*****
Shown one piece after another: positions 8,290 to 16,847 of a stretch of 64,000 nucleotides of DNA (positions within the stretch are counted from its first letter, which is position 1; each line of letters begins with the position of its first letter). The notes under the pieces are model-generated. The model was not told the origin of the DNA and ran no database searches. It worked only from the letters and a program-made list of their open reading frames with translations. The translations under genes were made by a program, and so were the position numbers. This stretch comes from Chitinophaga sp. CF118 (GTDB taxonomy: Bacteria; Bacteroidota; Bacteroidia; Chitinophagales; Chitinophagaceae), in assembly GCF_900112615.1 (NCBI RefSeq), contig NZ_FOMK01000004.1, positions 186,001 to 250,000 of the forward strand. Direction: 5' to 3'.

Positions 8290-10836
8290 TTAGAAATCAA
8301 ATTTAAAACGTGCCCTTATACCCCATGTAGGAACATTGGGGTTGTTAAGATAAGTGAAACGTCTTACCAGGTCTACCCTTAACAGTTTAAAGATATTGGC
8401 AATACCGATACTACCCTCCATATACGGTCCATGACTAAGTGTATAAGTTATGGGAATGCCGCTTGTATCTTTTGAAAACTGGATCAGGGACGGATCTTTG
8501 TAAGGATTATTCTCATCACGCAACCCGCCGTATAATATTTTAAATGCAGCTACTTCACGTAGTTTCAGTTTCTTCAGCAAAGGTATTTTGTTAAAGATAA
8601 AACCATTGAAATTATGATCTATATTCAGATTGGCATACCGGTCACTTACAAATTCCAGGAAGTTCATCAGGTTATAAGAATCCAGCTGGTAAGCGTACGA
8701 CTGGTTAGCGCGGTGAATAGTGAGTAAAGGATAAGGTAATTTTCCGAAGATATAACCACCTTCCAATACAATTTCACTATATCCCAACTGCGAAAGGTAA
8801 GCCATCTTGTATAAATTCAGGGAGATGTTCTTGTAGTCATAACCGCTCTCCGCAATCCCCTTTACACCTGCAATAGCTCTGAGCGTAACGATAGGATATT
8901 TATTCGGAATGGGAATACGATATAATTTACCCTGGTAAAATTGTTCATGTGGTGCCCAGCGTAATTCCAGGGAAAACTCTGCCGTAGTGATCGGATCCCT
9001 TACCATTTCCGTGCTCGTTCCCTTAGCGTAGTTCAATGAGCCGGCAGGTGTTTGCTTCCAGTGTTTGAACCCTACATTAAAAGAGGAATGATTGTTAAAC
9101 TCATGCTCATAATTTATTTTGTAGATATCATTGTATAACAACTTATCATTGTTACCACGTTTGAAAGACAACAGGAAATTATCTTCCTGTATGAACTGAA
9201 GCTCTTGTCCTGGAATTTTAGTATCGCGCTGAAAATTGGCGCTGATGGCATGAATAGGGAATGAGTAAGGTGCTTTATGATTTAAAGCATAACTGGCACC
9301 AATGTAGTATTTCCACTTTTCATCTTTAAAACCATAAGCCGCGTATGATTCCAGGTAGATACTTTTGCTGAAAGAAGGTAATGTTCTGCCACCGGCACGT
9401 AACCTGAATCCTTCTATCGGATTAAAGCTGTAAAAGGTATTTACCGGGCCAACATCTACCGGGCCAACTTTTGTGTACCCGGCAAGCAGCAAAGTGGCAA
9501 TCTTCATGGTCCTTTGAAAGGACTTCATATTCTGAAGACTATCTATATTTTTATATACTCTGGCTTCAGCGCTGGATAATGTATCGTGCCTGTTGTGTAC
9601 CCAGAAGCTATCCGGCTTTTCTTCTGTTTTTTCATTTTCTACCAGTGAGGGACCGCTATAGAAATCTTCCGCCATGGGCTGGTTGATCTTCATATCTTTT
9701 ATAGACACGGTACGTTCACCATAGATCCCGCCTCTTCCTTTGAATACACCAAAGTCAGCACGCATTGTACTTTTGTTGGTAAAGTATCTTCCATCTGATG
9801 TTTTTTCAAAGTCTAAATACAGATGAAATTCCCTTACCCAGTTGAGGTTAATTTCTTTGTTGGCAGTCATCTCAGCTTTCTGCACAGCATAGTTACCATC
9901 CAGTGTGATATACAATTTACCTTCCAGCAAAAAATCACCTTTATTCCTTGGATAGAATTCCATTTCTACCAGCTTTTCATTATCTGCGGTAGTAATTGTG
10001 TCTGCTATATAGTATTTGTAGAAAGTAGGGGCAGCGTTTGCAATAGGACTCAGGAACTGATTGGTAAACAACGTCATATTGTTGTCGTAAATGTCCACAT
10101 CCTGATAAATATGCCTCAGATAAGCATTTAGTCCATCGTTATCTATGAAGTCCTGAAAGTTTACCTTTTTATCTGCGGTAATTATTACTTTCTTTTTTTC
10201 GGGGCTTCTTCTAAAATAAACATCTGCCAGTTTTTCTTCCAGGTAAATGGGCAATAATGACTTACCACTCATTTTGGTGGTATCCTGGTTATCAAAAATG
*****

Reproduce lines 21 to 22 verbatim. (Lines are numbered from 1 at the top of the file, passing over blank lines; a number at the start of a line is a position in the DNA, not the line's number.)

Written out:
10001 TCTGCTATATAGTATTTGTAGAAAGTAGGGGCAGCGTTTGCAATAGGACTCAGGAACTGATTGGTAAACAACGTCATATTGTTGTCGTAAATGTCCACAT
10101 CCTGATAAATATGCCTCAGATAAGCATTTAGTCCATCGTTATCTATGAAGTCCTGAAAGTTTACCTTTTTATCTGCGGTAATTATTACTTTCTTTTTTTC